The Hong Kong based group SACOM released a report today of a new investigation of working conditions at three Apple factories in China. The investigation uncovered extensive labor rights abuses, including extremely long work hours, employees forced to work off the clock for no pay, continuing hazards to worker safety, and verbal abuse and humiliation of workers by supervisors. The report, issued on the eve of Apple’s annual shareholder meeting, calls into question the accuracy of Apple’s claims of labor rights progress in its supply chain.
SACOM interviewed 130 workers employed at Foxlink, Pegatron and Wintek, three key suppliers of parts used in the assembly of iPhones, iPods and Macs.
Of note, the report found that poor conditions have led to turnover rates so high that the factories are resorting to the use of contracted labor on a massive scale, hiring so-called “dispatch” agencies to provide workers who are employed by the agencies, not the factories. This arrangement makes workers especially vulnerable because they enjoy few protections under Chinese labor law. SACOM found that dispatch workers comprise as much as 80% of the workforce at these factories.
The findings in the SACOM report include:
Excessively long work hours remain common. During peak production periods, workers can work up to 14 hours per day and receive only one or two days off over a period of nearly three months. Working 70-100 hours per week is common during peak periods, far in excess of what is permitted by Chinese law (49 hours) and even above the maximum allowed under Apple’s own code of conduct (60 hours).
Unpaid work remains frequent. Most egregiously, workers at one supplier (Foxlink) complained that if they have not met their production quotas, they have to work unpaid overtime until they do so. Workers also report unpaid work when they have to arrive early, such as to wait in line to swipe their time cards or for work meetings, or when their meal times are cut short.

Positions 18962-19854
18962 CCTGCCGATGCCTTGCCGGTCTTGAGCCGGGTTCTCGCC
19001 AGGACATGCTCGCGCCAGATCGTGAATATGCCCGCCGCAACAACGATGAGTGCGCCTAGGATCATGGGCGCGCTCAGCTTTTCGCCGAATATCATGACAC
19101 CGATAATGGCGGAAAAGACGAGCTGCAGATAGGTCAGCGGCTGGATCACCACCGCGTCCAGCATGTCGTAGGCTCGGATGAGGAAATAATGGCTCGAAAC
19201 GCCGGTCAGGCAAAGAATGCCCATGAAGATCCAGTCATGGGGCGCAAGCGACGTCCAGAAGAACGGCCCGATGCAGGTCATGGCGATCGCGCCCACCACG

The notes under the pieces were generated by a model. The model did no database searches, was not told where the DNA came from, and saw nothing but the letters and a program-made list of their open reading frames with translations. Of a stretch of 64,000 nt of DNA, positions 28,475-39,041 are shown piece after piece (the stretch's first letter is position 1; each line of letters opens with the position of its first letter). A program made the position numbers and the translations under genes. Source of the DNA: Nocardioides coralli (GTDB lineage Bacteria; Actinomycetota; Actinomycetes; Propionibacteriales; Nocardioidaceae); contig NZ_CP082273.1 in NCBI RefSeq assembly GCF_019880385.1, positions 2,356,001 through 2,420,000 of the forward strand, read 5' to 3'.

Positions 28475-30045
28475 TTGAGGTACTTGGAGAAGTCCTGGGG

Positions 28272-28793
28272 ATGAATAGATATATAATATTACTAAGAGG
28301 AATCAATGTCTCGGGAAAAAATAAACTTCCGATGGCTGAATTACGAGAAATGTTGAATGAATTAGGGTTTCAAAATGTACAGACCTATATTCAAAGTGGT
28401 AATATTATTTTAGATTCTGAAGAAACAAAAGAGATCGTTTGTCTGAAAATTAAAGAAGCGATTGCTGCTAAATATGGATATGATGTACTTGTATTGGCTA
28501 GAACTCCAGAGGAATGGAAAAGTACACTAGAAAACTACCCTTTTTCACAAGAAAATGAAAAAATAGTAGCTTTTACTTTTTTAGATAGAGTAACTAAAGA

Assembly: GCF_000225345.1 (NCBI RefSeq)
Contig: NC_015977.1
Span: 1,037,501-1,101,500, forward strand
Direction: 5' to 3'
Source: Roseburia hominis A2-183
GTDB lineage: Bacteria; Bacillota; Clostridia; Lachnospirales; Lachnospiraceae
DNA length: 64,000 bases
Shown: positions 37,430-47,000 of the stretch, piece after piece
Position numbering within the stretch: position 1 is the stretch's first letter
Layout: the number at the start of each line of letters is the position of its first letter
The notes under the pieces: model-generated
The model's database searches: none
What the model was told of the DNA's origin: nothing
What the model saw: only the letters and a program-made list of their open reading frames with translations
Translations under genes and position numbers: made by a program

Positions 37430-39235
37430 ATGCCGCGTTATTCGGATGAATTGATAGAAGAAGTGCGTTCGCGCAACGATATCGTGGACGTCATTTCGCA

Unhealthy working conditions abound. Workers are exposed to unhealthy levels of potent chemicals, hazardous dust, and noise. Aluminum dust sparked a serious explosion at one supplier (Pegatron) in December 2011, but one year later, necessary prevention measures had still not been taken.
Workers are often treated in an abusive fashion. Supervisors often verbally abuse and humiliate workers in front of their co-workers. Arbitrary and demeaning punishments, such as constraining bathroom breaks, are imposed.
SACOM underscores Apple’s responsibility for these alarming work conditions. SACOM describes how, on the one hand, Apple’s Supplier Code of Conduct commits the company to eliminating such practices, while on the other hand, its demanding production schedules push its suppliers to the edge, making such practices more likely.
SACOM interviewed some of the factory workers in mid-October 2012 and some in December 2012. These workers were employed at Foxlink in Guangdong Province, Pegatron in Shanghai, and Wintek in Jiangsu Province.
Read the full report: Apple fails in its responsibility to monitor suppliers.
For more information on working conditions at Apple suppliers, visit www.AppleLabor.com.